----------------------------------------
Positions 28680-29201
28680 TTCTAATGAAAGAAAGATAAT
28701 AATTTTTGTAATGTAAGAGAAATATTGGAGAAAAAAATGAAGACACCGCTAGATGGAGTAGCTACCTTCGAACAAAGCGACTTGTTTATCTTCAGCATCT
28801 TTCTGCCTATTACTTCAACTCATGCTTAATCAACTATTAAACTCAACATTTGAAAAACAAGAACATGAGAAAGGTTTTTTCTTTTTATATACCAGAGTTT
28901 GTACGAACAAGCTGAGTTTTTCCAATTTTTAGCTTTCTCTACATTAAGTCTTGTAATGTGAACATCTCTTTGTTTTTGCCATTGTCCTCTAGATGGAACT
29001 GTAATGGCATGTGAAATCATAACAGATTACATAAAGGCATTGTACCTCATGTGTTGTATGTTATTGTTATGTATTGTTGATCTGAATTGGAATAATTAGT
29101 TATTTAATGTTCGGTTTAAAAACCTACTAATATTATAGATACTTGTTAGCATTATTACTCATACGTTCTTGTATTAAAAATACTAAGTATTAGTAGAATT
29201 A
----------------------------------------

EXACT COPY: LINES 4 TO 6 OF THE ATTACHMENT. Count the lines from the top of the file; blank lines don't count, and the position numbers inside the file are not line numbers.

28801 TTCTGCCTATTACTTCAACTCATGCTTAATCAACTATTAAACTCAACATTTGAAAAACAAGAACATGAGAAAGGTTTTTTCTTTTTATATACCAGAGTTT
28901 GTACGAACAAGCTGAGTTTTTCCAATTTTTAGCTTTCTCTACATTAAGTCTTGTAATGTGAACATCTCTTTGTTTTTGCCATTGTCCTCTAGATGGAACT
29001 GTAATGGCATGTGAAATCATAACAGATTACATAAAGGCATTGTACCTCATGTGTTGTATGTTATTGTTATGTATTGTTGATCTGAATTGGAATAATTAGT